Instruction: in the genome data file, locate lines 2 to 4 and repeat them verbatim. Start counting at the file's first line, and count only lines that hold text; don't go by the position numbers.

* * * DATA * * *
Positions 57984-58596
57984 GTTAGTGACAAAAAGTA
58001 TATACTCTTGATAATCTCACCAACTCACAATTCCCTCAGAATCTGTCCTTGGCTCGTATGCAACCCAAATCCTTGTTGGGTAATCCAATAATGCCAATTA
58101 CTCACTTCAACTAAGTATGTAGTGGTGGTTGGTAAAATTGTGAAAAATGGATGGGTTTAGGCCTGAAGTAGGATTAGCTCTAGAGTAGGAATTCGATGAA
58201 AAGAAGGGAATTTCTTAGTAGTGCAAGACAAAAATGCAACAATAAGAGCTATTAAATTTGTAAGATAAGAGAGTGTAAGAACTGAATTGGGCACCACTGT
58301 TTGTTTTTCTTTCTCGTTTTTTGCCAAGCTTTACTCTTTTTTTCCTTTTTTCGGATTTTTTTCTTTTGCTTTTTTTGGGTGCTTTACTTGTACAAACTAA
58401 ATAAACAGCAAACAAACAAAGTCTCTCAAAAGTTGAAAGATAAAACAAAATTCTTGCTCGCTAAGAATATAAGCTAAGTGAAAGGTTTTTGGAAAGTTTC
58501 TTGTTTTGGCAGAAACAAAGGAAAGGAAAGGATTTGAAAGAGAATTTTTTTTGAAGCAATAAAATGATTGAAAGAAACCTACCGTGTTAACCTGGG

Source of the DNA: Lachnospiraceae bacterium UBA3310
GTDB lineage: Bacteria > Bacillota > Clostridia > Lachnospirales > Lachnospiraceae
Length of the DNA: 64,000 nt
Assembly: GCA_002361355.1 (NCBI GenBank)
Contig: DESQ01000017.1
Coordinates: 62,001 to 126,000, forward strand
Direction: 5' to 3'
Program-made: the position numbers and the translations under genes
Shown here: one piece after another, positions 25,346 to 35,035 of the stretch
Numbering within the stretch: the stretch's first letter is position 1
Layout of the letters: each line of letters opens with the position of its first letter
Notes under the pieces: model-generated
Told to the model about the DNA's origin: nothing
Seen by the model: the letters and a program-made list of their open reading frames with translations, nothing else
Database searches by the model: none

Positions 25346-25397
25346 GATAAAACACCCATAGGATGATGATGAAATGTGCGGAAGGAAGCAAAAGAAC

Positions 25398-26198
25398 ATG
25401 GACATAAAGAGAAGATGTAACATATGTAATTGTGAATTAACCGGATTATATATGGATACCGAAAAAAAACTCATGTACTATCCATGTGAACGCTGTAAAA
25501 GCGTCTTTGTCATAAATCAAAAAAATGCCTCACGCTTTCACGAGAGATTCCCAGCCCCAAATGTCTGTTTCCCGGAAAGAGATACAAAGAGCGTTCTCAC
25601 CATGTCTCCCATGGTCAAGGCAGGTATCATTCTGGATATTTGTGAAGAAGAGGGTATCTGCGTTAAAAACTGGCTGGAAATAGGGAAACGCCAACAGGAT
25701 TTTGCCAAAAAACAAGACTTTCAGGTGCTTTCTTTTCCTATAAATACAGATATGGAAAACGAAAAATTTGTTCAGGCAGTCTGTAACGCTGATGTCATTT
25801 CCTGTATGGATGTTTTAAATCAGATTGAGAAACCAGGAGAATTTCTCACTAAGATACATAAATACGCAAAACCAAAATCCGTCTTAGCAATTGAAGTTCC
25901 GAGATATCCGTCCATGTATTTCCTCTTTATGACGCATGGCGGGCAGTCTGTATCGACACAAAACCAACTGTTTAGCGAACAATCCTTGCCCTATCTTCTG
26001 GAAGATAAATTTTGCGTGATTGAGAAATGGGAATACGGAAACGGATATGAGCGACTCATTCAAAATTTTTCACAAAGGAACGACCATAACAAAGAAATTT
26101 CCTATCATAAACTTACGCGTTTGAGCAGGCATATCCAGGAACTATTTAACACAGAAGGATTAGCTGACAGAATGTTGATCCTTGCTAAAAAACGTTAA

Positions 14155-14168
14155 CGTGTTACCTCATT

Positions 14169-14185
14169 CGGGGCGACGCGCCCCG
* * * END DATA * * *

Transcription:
57984 GTTAGTGACAAAAAGTA
58001 TATACTCTTGATAATCTCACCAACTCACAATTCCCTCAGAATCTGTCCTTGGCTCGTATGCAACCCAAATCCTTGTTGGGTAATCCAATAATGCCAATTA
58101 CTCACTTCAACTAAGTATGTAGTGGTGGTTGGTAAAATTGTGAAAAATGGATGGGTTTAGGCCTGAAGTAGGATTAGCTCTAGAGTAGGAATTCGATGAA